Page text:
Why Georgia’s Governor Reopening the Service Economy? Ending unemployment benefits may have something to do with it.

via citylab

During the last week in March, Georgia processed more claims for unemployment insurance than the state did in all of 2019. In the span of seven days, workers made 390,000 new jobless claims, and the Georgia Department of Labor says the state issued nearly $42 million in unemployment benefits.

Then the full force of coronavirus closures struck state coffers. Over the course of about three weeks in April, Georgia has paid out some $600 million in unemployment claims, according to the Augusta Metro Chamber of Commerce. The state has processed more than 1 million jobless claims, blowing past records set during the Great Recession. It’s unclear how much money is still left in the state’s unemployment trust fund, which started the year at $2.6 billion — but without intervention, it may last only a matter of weeks.

A course correction may be coming. On April 20, Georgia Governor Brian Kemp announced that he would lift the state’s stay-at-home order for certain conspicuously non-essential businesses, including health clubs, hair salons, tattoo parlors and bowling alleys. Those businesses could re-open this Friday. Restaurants, meanwhile, can resume dine-in service as of Monday. The establishments that the governor just whistled open account for a huge share of those new jobless claims. Workers in restaurants and retail alone make up about a third of the state’s workforce.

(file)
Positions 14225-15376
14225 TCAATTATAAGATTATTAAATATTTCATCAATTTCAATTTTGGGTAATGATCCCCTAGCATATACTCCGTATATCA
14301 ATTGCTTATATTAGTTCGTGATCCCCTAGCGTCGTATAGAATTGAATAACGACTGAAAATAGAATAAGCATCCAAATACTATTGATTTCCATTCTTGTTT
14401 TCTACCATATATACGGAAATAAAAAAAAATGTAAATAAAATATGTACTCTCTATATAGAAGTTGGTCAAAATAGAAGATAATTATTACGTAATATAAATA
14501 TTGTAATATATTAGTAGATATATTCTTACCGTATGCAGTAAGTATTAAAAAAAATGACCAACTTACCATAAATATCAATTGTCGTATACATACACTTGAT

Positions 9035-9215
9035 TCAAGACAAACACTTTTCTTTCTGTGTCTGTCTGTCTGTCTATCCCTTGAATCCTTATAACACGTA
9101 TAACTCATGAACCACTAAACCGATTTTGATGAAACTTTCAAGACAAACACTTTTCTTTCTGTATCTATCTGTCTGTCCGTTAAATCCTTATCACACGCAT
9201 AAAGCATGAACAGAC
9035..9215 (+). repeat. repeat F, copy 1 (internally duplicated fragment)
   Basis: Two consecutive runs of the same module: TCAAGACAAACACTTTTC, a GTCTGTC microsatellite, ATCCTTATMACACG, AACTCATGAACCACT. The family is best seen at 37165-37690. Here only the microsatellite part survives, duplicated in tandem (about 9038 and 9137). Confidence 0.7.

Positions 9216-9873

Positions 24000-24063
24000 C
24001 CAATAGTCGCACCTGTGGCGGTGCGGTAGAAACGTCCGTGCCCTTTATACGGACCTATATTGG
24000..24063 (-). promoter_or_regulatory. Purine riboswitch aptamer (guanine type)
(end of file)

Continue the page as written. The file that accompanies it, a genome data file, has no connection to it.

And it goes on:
Critics have hammered Kemp’s decision to reopen the economy as “reckless” and “insane.” This weekend, business owners across the state are allowed to ask their employees to clock back in, even though Georgia has not yet met the so-called gating criteria outlined by the federal government for ending social-distancing protocols. It’s not just a question of red tape: Testing has revealed more than 21,000 confirmed Covid-19 cases in Georgia, a number that continues to climb. More than 1,000 new cases were identified since April 21. The state’s coronavirus case count is the 10th worse nationwide; its death toll stood at 872 on April 23.

In Albany — a small town in the poorer and predominantly black stretch of rural Southwest Georgia that has lost 110 residents to the pandemic — local leaders spoke with dismay about Kemp’s decision to reopen jobs. Dougherty County Commission Chairman Chris Cohilas said that people should continue to shelter in place and practice social distancing. “Just because you can do something, doesn’t mean you should do something,” Cohilas said.

Albany Mayor Bo Dorough agreed. “We are not ready for this,” he told NBC News this week. He said that Kemp’s decision to prevent local leaders from issuing more restrictive orders where necessary was misguided and irresponsible. Mayor Keisha Lance Bottoms of Atlanta, the state’s biggest city, has also shared her concerns about the reopening order.

Public misgivings about Georgia’s scheme even reached the White House. In a surreal spectacle on Wednesday, President Donald Trump casually threw Kemp under the bus for acting with the haste demanded by the president. Nevertheless, two other GOP-led states, South Carolina and Tennessee, plan to follow suit.